Perhaps the most difficult thing about parenting teens is letting go–ceding control over their lives, or recognizing that you never really had any control–and preparing them to leave you. When my girls were toddlers, their wise grandparents told me this, but until I faced the challenge myself I didn’t understand a word of their sage advice.
My eldest’s recent acceptance to college was not only a source of pride; it also triggered some anxiety in me, which I tried to dispel with humor. I claimed my greatest fear was that she would bring her dirty laundry home for me to wash during her vacations. One friend’s shocked response of, “You don’t make her do her own laundry?!” made me wonder if my stranglehold on the family’s laundry signaled an inability to let go.
Determined to raise my children to be productive and happy adults, I strive to encourage their independence. They have been dressing themselves and packing their own lunches every morning for as long as I can remember. They take responsibility for their assignments at school and home, and I don’t try to protect them from the dirty work. Their chores include collecting the garbage and the dirty laundry from upstairs, clearing the dirty dishes from the table, and cleaning the yard of our dog’s “business.” I also insist that they help with sorting the socks–a tedious task that I abhor–and putting their clean clothes away.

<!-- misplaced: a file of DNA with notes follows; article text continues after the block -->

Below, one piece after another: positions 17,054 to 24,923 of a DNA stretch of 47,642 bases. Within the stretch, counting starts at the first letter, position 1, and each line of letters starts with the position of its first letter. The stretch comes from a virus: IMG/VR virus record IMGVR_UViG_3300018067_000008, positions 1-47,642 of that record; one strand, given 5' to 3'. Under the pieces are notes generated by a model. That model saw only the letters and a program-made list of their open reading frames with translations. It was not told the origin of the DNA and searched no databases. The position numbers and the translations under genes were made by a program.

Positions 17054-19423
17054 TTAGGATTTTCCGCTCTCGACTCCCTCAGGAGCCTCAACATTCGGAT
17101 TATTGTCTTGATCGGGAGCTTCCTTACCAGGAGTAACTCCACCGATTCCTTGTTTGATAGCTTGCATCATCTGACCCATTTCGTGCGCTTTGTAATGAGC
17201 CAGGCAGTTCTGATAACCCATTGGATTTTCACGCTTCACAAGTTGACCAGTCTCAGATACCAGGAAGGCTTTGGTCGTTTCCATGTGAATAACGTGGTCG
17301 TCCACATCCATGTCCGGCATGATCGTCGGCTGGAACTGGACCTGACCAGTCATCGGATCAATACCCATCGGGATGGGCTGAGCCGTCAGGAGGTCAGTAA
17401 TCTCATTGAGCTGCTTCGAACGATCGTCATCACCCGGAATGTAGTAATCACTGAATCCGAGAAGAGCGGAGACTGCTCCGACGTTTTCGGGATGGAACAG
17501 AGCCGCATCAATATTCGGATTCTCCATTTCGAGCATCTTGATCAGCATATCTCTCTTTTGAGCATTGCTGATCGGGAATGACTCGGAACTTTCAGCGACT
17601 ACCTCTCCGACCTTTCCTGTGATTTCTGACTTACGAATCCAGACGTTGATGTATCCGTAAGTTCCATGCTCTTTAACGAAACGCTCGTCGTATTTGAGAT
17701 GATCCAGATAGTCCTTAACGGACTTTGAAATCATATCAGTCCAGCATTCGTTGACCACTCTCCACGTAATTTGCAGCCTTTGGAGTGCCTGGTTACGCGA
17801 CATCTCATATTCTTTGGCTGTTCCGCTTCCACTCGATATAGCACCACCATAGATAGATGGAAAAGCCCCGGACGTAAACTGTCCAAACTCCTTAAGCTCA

But I don’t really allow them to do their own laundry. That’s my job. And while I joked that I look forward to a lighter laundry workload next year, my friend’s response hit a nerve. Why do I assert sole ownership and guard the territory of the laundry room so fiercely?
I believe that my reaction to her remark has nothing to do with how I feel about housework, nor does it reveal an anxiety about my parenting skills. Truthfully, I realized that I’m not being controlling; I’m simply being selfish. I like doing the laundry. I find it therapeutic. And I don’t want to lose the sense of accomplishment I get from this work.
I don’t regard doing my children’s laundry as shielding them from a burden. Instead, I am depriving them of the joy I feel when I place the damp, clean clothes into the dryer. With each load, I celebrate the completion of a single task, something that I rarely experience otherwise. As a teacher, a rabbi, a writer, and a parent, it seems my work is never done and the results are never final. Although the laundry is also part of a never-ending process, there is a moment–when the spin cycle ends–in which I experience total contentment.